The Heart of Christ, The Heart of the Church's Year

During our recent days of Presbyteral Assembly in Rochester a seasoned priest was reminiscing with me about one of the examinations that was given in the seminary: it was an exercise in reading and interpreting for the examiner the ‘Ordo’ – which is the official guidebook for how the Liturgy is celebrated within a particular Diocese. Essentially every sacristy throughout the world is equipped with one of these little books, which also, includes special anniversaries for a Diocese, especially the dates of priests deaths. This sounds easy, right? We’ll for the avid priest, yes, but not necessarily for the nervous seminarian. The Ordo famously uses lots of abbreviations and makes lots of assumptions that the one who consults it knows what all of the terminology means. You might say it is a bit akin to reading a periodic table for the first time. I might also add that until relatively recently, the Ordo was published only in Latin! The Ordo clarified which prayers were used on which date and guided the celebrant’s (and sacristan’s) preparation for Holy Mass and the prayer of the Divine Office. The Ordo becomes especially important when multiple liturgical celebrations converge so as to be able to tell according to a carefully laid out hierarchy which ‘wins out’.

Over the last several weeks, Mother Church has sought to impress upon the minds and hearts of the faithful throughout the world the central mysteries of Faith from Ascension to Pentecost to Trinity Sunday to Corpus Christi. We have a way of forgetting the primacy of these spiritual truths and so the Sacred Liturgy seeks to remind us and draw the focus of our hearts. This happens especially in the so-called ‘strong seasons’ such as Advent and Eastertide, Lent and Paschaltide – but it is no less true throughout the year. Having just emerged from a glorious series of special Sunday Solemnities to bring the Liturgical Cycle to a grand finale, this week offers three additional ones: Nativity of St. John the Baptist (June 24), the Sacred Heart of Jesus (June 28) and Sts. Peter and Paul (June 29). Much could be said about each of these occasions in their own right, but perhaps taken as a whole they are a reminder of the ‘festal nature’ of our Faith. We celebrate through the course of the Liturgical Year the triumph of God’s grace in human hearts. Through the course of our keeping of the Liturgical Year, the goal is that our hearts, like the hearts of St. John the Baptist and St. Peter and St. Paul might become more like the Sacred Heart of Our Lord in humility, charity and all the virtues. It turns out that the Heart of the Church’s Liturgical Year is the Sacred Heart of Our Lord. Jesus, Meek and Humble of Heart, make our hearts like unto Thine!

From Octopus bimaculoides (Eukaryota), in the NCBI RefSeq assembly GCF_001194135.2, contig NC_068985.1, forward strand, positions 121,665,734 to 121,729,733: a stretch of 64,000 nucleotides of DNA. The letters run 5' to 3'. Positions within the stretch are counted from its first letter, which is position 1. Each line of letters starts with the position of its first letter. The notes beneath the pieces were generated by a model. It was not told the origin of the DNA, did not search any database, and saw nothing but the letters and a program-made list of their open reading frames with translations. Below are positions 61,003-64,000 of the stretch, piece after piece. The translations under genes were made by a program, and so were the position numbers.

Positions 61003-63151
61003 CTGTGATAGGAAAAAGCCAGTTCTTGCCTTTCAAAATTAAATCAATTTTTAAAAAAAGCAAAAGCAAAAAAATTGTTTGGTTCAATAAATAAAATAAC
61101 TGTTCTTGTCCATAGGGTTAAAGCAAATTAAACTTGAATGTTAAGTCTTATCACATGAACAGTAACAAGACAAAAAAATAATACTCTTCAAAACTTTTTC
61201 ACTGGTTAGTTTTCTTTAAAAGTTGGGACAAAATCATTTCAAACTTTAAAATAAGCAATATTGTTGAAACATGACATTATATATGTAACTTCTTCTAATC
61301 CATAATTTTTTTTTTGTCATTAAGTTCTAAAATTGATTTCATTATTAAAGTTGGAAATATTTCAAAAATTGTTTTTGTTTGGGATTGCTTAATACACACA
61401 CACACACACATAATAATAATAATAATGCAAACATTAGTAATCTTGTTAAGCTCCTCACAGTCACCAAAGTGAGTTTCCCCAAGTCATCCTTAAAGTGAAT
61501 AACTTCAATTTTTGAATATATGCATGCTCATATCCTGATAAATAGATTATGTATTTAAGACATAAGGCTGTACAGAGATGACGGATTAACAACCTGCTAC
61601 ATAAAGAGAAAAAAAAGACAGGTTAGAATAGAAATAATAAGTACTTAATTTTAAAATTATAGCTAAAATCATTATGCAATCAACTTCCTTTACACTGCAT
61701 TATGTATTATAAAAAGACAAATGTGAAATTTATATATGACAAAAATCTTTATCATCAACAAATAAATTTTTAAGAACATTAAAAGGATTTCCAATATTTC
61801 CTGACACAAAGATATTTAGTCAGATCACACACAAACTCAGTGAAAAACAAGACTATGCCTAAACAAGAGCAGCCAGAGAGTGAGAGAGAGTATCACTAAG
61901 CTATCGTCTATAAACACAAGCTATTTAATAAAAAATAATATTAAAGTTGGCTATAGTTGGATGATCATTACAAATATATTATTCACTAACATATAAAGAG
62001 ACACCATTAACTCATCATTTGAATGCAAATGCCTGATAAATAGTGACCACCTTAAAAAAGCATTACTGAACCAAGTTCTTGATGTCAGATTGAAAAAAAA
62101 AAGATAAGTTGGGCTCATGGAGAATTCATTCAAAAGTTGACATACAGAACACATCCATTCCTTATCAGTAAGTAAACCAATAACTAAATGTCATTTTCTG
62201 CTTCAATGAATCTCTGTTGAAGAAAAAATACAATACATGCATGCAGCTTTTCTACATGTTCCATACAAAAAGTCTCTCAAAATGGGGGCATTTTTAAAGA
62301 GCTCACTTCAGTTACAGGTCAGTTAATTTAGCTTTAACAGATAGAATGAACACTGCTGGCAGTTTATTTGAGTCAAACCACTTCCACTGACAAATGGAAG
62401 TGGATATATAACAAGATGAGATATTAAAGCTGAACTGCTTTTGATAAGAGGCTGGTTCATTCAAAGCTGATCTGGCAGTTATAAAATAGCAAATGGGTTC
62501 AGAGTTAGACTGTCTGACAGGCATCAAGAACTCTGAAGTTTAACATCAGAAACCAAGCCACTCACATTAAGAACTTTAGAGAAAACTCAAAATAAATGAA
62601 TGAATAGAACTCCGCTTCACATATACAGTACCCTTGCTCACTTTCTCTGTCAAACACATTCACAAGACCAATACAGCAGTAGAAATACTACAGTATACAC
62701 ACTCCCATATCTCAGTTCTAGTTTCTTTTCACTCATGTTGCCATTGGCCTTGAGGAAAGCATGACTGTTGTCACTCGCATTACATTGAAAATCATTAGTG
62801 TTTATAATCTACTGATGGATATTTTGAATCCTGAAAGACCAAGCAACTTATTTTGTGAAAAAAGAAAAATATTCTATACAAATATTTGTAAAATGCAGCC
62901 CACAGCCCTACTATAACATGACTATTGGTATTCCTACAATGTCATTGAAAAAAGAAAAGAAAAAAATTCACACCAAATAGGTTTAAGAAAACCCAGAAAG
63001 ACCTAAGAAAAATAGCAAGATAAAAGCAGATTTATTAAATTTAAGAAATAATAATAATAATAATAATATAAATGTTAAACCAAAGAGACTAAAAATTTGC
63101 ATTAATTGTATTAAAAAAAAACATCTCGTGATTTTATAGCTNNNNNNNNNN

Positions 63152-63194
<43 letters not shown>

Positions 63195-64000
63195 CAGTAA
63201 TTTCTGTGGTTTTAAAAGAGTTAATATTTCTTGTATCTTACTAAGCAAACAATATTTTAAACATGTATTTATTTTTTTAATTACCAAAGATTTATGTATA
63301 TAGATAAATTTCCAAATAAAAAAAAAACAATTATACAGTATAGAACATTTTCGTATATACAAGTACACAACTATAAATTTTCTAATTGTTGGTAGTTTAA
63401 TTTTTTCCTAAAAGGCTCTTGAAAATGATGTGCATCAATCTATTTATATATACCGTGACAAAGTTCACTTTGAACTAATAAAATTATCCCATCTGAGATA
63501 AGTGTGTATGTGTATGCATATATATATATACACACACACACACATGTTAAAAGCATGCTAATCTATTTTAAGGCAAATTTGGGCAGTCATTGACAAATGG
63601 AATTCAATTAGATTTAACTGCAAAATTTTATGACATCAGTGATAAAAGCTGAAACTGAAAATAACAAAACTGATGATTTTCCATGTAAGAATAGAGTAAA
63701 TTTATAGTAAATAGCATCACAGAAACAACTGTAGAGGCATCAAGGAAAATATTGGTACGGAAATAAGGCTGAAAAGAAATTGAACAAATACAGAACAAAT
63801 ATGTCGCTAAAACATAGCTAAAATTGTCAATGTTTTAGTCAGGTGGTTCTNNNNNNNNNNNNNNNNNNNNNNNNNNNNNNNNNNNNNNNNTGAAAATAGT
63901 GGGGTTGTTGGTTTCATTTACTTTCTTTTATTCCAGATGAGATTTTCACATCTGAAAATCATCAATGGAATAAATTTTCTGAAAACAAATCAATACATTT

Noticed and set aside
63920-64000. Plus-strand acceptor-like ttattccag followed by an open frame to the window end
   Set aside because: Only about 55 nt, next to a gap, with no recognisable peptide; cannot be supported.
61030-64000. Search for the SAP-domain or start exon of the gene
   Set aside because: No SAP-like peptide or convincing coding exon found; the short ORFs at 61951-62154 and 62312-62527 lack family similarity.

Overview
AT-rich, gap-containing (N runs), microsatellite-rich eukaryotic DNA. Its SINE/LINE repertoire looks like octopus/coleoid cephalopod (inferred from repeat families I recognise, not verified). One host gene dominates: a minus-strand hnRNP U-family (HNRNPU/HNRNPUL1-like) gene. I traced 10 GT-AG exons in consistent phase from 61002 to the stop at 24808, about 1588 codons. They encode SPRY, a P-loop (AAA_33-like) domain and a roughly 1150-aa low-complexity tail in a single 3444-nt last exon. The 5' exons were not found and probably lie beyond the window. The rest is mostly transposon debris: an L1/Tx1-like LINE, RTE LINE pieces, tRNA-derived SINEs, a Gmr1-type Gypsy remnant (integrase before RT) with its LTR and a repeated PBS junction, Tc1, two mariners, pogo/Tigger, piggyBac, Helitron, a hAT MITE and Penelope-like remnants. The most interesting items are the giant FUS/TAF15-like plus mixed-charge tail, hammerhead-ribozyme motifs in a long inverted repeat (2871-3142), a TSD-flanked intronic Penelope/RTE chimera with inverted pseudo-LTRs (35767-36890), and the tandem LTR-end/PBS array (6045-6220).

I hope the course of your summer is going well, even if it is passing rapidly. I’m looking forward to a few days in the far reaches of Northern Minnesota with my dad canoeing and seeing the sights. We hope to visit one of the border lakes together, Lac La Croix (Lake of the Cross)—and promise a prayer for all of you! May your observance of the 4th of July be an occasion of coming together with family and friends to give thanks for the freedoms that we enjoy.


In Christ,

Fr. Howe


Just a few final notes:

+ As the current Fiscal Year winds to a close this weekend, please consider an additional gift to help us finish the year strong. It is hard to remember in the heat of summer that collections suffered considerably during the winter months due to numerous weekend snow storms and extreme cold. Thank you for your consideration and for your steady generosity. Weekly Sunday contributions are the mainstay of our parish budget. We pledge to be good stewards of your sacrificial gifts.